LIFE GYPCONNECT - Connecting bearded vulture populations from the Alps to the Pyrenees

The rarest of Europe’s vultures, the bearded vulture, was once found across the mountains of southern Europe. Today it flies only in the Alps, in the Pyrenees, in Andalusia, and in isolated populations in Crete and Corsica. One of our vulture conservation projects, LIFE GYPCONNECT, aims to connect the populations in the Alps and the Pyrenees, helping to restore the species’ former range.


Bearded vultures in Europe

Two hundred years ago, bearded vultures were found in all the mountains of southern Europe, from Western Spain to the Balkans. However, due to a decrease in wild herbivores such as ibex and chamois, changes in farming practices and direct persecution by people based on unfounded beliefs that they predated on livestock, the population of the species crashed and by the beginning of the 20th Century had disappeared throughout most of its former range.

Bearded vultures in the Alps

The persecution of the species was particularly acute in the Alps with bounties offered for the killing of bearded vultures leading to the last individual to be shot in 1913 in the Aosta valley in Italy (see photo below).


With bounties for the killing of bearded vultures, hunters were paid to kill these birds in the Alps
With bounties for the killing of bearded vultures, hunters were paid to kill these birds in the Alps

 in the late 1970s the basis of an Alpine Reintroduction based on the release of captive-bred individuals started to take shape. Working with partners across Europe a captive-breeding network was established - one that we still coordinate - and the first bearded vultures were released into the wild in 1986. Eleven years later the first recorded breeding in the Alps since the early 20th Century was recorded. Today there are around 50 breeding pairs in the Alps, around 100 pairs in the Pyrenees, 2 breeding pairs in Andalusia (also reintroduced) and small populations on Corsica and Crete.




With the numbers of bearded vultures increasing in the Alps we started to plan the end of the reintroduction project there - the alpine population though is still genetically less variable than what you could expect from a population that size, so in order to improve the genetic diversity we started to invest in a reintroduction project that would link  the populations of the Alps and the Pyrenees mountain ranges. Launched in 2015 and led by France’s Ligue pour la Protection des Oiseaux (LPO), we’ve been working to carry out conservation actions to connect the two population with LIFE GYPCONNECT

With funding from the European Union's LIFE+ programme and the MAVA Foundation,  the project aims to promote the movements between the Alpine and the Pyrenean populations by reintroducing the species into the mountains of the Pre-Alps (Drôme region - Baronnies and Vercors) and Massif Central (Lozère, Aveyron, Gard, Hérault regions), using these mounatins as a corridor to connect the Alps and the Pyrenees.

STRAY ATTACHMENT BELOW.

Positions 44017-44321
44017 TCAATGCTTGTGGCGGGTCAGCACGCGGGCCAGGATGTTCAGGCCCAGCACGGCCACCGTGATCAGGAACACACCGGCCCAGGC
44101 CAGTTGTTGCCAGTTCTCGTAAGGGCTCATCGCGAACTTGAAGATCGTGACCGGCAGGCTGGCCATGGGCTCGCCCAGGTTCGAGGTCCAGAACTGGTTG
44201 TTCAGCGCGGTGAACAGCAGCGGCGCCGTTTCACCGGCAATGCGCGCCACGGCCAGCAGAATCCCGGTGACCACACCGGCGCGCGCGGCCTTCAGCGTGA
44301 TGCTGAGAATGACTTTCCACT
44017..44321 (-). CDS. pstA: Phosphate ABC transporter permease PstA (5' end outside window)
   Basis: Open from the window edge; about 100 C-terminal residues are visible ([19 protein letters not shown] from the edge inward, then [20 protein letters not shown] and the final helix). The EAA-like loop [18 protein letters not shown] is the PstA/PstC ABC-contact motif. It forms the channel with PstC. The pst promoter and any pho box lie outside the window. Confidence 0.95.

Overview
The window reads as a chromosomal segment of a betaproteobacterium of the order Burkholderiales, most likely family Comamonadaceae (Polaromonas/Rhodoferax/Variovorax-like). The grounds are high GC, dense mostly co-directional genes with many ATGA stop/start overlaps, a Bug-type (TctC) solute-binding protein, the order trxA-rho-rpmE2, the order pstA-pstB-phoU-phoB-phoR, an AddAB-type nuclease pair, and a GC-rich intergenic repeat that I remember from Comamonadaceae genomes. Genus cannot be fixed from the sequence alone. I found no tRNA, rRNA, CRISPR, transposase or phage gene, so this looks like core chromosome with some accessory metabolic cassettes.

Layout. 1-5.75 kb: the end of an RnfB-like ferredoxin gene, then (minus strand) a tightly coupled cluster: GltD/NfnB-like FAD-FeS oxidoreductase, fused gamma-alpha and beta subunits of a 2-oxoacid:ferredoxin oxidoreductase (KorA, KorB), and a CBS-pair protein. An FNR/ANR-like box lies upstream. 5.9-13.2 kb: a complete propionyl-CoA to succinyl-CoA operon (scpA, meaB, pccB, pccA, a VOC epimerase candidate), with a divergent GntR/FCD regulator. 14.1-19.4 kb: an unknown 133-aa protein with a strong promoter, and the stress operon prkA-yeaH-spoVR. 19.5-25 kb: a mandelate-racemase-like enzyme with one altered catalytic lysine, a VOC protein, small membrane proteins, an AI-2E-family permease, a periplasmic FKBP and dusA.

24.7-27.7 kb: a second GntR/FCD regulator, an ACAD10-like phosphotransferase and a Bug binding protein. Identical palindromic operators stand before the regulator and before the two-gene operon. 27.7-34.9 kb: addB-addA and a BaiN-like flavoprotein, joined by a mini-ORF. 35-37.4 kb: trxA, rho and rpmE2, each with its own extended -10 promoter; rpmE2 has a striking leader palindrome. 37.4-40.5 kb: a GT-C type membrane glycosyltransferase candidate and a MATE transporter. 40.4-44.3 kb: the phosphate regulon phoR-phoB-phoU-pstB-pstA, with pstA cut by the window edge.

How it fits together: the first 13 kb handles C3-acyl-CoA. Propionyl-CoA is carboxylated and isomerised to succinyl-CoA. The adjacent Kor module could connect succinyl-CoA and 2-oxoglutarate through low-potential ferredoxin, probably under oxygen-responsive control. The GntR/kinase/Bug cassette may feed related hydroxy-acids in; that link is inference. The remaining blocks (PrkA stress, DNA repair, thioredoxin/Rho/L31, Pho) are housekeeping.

Map showing the areas covered by LIFE GYPCONNECT activities
Map showing the areas covered by LIFE GYPCONNECT activities

Reintroducing bearded vultures

The LIFE GYPCONNECT project builds on our decades of experience breeding, releasing and reintroducing bearded vultures into the wild. Over the course of the six year project captive-bred birds from the Bearded Vulture Captive Breeding Network are being released in the national parks of Grands Causses, Baronnies and Vercors. 

One of the release sites,  Parc Naturel Régional des Grands Causses
One of the release sites, Parc Naturel Régional des Grands Causses

Since the first bird was released the release days have become a fixture in the local calendar celebrating the return of these birds. In 2018 we released 3 birds as part of the reintroduction project, all in the Baronnies. In 2017 8 birds were released in the Grands Causses, Baronnies and Vercors (see below).

Releasing the captive-bred birds involves a technique called hacking that has been successfully used for decades. The technique involves placing a bearded vulture chick in an artificial nest in a wild site, the chick is fed and monitored, without human contact, until the young bird has fledged and leaves the release site. 

Young bearded vulture in a hacking nest
Young bearded vulture in a hacking nest

Improving food availability

To encourage the movements of birds between the two populations and the reintroduced populations the LIFEGYPCONNECT project is improving the access to food resources in Aude region that includes the eastern foothills of the Pyrenees, the Corbières mountain range and the Montagne Noire in the south of the Massif Central. The project team are setting up networks of feeding stations to improve the availability of food to support birds as they travel between the two mountain ranges. 


Tackling threats

All populations of bearded vultures face threats that could hamper their return to their former range. The LIFE GYPCONNECT project is tackling those threats and carrying out actions to protect vultures. This involves insulating electricity power lines to prevent deaths from electrocution, working with local agencies to map the most sensitive areas for the population to inform the development sites of wind farms helping to avoid death by collision with turbines, rescuing distressed birds and tackling the illegal use of poison that can devastate the reintroduction efforts like the one poisoning event we saw earlier this year.   

Insulating cables on electricity power lines
Insulating cables on electricity power lines

For more information about the project follow #LIFEGYPCONNECT on Twitter or Facebook and keep an eye on our website as we regularly publish news from the project. 


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